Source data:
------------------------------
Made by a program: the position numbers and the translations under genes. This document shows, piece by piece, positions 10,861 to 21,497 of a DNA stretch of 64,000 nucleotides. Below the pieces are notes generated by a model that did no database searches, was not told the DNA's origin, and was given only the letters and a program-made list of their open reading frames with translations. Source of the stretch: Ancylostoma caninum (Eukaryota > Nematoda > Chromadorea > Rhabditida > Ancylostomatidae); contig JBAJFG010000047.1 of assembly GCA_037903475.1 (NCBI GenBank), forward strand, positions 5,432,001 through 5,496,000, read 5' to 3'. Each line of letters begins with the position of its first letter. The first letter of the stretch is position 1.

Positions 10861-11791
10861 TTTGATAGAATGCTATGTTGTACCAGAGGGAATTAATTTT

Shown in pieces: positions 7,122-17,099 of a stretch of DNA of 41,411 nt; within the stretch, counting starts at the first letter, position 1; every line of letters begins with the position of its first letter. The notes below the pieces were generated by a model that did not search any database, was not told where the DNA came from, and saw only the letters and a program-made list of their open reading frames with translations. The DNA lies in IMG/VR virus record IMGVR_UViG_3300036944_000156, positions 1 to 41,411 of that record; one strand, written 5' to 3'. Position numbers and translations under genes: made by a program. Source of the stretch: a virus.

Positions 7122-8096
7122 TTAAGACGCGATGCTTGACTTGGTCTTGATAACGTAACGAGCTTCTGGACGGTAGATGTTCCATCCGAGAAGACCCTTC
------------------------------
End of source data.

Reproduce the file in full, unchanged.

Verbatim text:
Made by a program: the position numbers and the translations under genes. This document shows, piece by piece, positions 10,861 to 21,497 of a DNA stretch of 64,000 nucleotides. Below the pieces are notes generated by a model that did no database searches, was not told the DNA's origin, and was given only the letters and a program-made list of their open reading frames with translations. Source of the stretch: Ancylostoma caninum (Eukaryota > Nematoda > Chromadorea > Rhabditida > Ancylostomatidae); contig JBAJFG010000047.1 of assembly GCA_037903475.1 (NCBI GenBank), forward strand, positions 5,432,001 through 5,496,000, read 5' to 3'. Each line of letters begins with the position of its first letter. The first letter of the stretch is position 1.

Positions 10861-11791
10861 TTTGATAGAATGCTATGTTGTACCAGAGGGAATTAATTTT

Shown in pieces: positions 7,122-17,099 of a stretch of DNA of 41,411 nt; within the stretch, counting starts at the first letter, position 1; every line of letters begins with the position of its first letter. The notes below the pieces were generated by a model that did not search any database, was not told where the DNA came from, and saw only the letters and a program-made list of their open reading frames with translations. The DNA lies in IMG/VR virus record IMGVR_UViG_3300036944_000156, positions 1 to 41,411 of that record; one strand, written 5' to 3'. Position numbers and translations under genes: made by a program. Source of the stretch: a virus.

Positions 7122-8096
7122 TTAAGACGCGATGCTTGACTTGGTCTTGATAACGTAACGAGCTTCTGGACGGTAGATGTTCCATCCGAGAAGACCCTTC